7. Dallas Cowboys

The Cowboys might be the franchise that fans are most excited about right now, and Dak Prescott and Zeke Elliott look like the cornerstone of the league’s next great offense. But they’re not necessarily an elite RedZone team. Great passes are the key to being a top-five RedZone team, so a rush-first offense that relies on bootlegs for most of its passing game doesn’t quite qualify. The teams built around Tony Romo and Dez Bryant were the stuff of RedZone legend, but Cowboys fans will still take this:

6. Pittsburgh Steelers

5. San Diego Chargers

“I love the Chargers this year because they’ve been the ultimate ‘Will they or won’t they?’ team this year,” Scott Hanson, a RedZone host, said via email. “Extreme drama. Glory or gory.”

The data back up that assessment. The Wall Street Journal claimed that the chances of the Chargers picking up their first four losses the way they did were 1-in-30-million. Their games have been so insane that they could top this list, but we’re docking them for some minor RedZone flaws. Philip Rivers completes just 47 percent of his passes in the red zone, and the team is more likely to hand off to Melvin Gordon, who leads the NFL in red zone rushing attempts and touchdowns.

4. New England Patriots

The Pats play such beautiful football that RedZone check-ins can make it look like New England is playing a different sport than the other teams on the channel.

Few things in sports are more thrilling than the RedZone hosts shouting “check THIS out” when cutting to a shot of the Patriots offense on the field. Steph Curry with the ball 10 feet behind the 3-point line; Messi getting the ball 15 yards out — that might be it. Tom Brady stepping up in the pocket and finding a receiver with a half-step of separation is the best thing we can see in football right now.

There are only two minor issues preventing the Pats from ranking even higher: The first is that RedZone offers too few shots of Bill Belichick looking miserable on the sidelines, and the other is that their touchdowns are so effective and continuous that they usually put the game out of reach early-ish. The Patriots are the only team to enter halftime up two possessions in four different games this season.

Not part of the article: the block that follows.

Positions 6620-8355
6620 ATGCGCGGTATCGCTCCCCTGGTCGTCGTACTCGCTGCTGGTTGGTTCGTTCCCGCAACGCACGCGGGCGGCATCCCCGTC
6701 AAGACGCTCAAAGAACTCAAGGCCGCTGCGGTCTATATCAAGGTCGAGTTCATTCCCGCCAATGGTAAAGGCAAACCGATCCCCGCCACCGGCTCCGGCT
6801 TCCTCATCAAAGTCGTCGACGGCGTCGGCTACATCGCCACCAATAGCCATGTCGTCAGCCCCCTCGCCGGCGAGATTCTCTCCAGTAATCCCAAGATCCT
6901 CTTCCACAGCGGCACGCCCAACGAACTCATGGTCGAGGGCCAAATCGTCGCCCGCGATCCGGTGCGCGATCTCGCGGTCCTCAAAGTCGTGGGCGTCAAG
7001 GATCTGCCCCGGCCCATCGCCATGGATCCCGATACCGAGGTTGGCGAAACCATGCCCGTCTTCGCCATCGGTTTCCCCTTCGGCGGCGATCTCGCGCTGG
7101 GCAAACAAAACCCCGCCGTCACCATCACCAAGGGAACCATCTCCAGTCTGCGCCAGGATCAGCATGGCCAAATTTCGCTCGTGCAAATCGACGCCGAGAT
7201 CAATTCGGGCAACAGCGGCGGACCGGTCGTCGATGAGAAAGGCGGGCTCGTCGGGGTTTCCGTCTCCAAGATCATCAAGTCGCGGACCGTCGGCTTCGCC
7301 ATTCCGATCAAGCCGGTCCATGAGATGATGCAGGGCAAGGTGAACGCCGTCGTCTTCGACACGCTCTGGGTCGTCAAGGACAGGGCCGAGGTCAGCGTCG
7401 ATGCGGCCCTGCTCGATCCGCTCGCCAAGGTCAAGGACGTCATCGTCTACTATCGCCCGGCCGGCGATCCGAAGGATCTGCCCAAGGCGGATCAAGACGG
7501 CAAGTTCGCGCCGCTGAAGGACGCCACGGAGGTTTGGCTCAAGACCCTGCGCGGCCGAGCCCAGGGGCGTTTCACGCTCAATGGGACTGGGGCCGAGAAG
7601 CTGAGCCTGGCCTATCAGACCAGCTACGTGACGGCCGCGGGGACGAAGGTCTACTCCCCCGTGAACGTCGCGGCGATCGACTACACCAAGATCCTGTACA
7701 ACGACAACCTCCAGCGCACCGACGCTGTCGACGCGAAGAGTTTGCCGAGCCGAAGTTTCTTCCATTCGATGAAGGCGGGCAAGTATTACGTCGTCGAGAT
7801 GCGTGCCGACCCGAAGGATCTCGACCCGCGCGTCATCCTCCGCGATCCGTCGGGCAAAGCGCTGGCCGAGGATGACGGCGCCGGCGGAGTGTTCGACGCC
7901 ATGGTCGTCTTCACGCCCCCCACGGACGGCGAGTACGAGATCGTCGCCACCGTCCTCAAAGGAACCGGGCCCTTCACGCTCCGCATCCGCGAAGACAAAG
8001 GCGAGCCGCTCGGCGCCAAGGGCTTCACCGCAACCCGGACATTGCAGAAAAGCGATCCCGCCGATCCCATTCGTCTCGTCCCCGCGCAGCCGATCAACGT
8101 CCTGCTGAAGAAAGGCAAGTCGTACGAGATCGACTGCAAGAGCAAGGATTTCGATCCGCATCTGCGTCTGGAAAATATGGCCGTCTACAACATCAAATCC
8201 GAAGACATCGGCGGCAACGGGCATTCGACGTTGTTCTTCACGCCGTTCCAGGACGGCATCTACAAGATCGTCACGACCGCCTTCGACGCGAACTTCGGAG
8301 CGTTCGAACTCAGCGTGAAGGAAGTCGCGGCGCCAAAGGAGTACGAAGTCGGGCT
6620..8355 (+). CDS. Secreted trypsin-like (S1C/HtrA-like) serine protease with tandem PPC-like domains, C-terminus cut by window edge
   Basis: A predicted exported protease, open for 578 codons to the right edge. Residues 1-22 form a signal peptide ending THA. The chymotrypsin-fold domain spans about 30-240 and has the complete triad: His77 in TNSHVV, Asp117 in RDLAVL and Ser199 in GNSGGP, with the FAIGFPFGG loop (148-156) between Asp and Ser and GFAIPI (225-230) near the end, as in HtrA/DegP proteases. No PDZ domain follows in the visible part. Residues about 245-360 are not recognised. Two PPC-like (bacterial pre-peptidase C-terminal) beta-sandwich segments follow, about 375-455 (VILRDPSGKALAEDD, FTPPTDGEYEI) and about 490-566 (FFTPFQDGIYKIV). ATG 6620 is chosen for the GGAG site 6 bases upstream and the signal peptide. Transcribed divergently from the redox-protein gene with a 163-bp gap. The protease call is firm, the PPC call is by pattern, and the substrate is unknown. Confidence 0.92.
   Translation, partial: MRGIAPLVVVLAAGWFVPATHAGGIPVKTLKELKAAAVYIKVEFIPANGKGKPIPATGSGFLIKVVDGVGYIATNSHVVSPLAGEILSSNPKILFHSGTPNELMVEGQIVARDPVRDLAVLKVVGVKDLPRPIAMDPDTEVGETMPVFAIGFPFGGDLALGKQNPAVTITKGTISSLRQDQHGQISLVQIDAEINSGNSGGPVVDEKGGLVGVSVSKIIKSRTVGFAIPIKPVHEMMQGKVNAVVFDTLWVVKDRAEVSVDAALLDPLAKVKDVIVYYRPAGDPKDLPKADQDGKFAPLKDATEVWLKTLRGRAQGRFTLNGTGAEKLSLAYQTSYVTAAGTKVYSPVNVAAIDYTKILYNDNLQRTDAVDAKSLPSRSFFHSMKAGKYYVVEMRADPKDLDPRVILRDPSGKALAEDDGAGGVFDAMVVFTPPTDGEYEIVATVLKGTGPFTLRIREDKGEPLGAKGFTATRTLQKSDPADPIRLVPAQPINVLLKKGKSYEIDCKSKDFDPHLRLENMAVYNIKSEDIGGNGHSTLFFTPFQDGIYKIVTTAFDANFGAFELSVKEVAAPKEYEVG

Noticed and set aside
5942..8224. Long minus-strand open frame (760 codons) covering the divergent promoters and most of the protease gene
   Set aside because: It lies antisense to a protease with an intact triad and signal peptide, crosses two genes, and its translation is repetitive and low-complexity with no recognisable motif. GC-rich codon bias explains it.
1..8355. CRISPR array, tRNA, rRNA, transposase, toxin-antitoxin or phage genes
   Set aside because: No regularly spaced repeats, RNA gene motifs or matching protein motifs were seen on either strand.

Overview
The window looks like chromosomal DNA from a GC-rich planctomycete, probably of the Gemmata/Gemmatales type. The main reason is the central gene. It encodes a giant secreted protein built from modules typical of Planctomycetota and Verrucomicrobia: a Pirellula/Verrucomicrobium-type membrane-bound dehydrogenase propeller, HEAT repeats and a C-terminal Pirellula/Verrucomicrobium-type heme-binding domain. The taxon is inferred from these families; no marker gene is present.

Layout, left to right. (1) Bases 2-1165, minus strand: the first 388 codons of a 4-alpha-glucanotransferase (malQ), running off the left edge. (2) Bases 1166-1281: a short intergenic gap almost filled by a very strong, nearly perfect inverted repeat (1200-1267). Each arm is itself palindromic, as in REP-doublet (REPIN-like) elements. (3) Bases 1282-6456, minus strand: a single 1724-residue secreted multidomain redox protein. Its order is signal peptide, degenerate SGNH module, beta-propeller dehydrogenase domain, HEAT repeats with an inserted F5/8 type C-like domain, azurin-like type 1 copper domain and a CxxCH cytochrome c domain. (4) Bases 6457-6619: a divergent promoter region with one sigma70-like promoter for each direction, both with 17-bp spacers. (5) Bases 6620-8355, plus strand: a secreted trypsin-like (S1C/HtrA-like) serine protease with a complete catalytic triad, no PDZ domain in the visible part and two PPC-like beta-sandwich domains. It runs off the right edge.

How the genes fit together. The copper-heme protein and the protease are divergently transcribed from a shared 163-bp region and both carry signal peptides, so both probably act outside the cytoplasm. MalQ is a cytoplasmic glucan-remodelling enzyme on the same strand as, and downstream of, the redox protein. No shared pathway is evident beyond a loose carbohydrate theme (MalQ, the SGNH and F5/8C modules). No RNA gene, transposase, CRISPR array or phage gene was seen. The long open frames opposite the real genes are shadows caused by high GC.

3. Detroit Lions

As with every Black Mirror episode, there’s a point in every Lions game where everything changes — and then all hell breaks loose. In the Lions’ case, that means great catches, weird Jim Caldwell onside kicks, and porous defense. It’s football simultaneously at its best and worst.

The biggest margin of victory in a Lions game this season was seven points: Detroit has one of the league’s worst pass defenses, but it also has Matthew Stafford throwing darts all over the field in crunch time. Stafford has a higher completion percentage, passer rating, and yards-per-attempt average in the second half than in the first half. When the game is tied, he has a 117 passer rating. The Lions don’t always have the ability to win, but they always have the ability to make things awesome.

2. New Orleans Saints

Every Saints game is essentially a Die Hard sequel: Can Drew Brees do everything by himself? The answer is usually no, but he sure as hell gives it a shot. Brees’s Saints lead the NFL in passing yards per game, and they also allow the fourth most passing yards per contest. The result is beautiful RedZone football. Only one of their games has been decided by more than six points. And they’re pretty entertaining before the fourth quarter, too.

1. Oakland Raiders

If the RedZone channel became the RaidersZone channel, it might be an upgrade. Oakland has everything we want from a RedZone team: great passing, exciting young players, close games, huge comebacks, and breathtaking touchdowns. Derek Carr has consistently found Michael Crabtree in the end zone for some of the prettiest and most crucial touchdowns of the season, and the Raiders lead the NFL with 16 offensive touchdowns in the second half and overtime combined.

Don’t take my word for it, though. “The Raiders have been great,” RedZone host Andrew Siciliano said in an email. “Derek Carr is throwing it all over the yard, and they’re giving up 500 yards a game defensively. How is that not fun? That’s what the RedZone channel was made for.”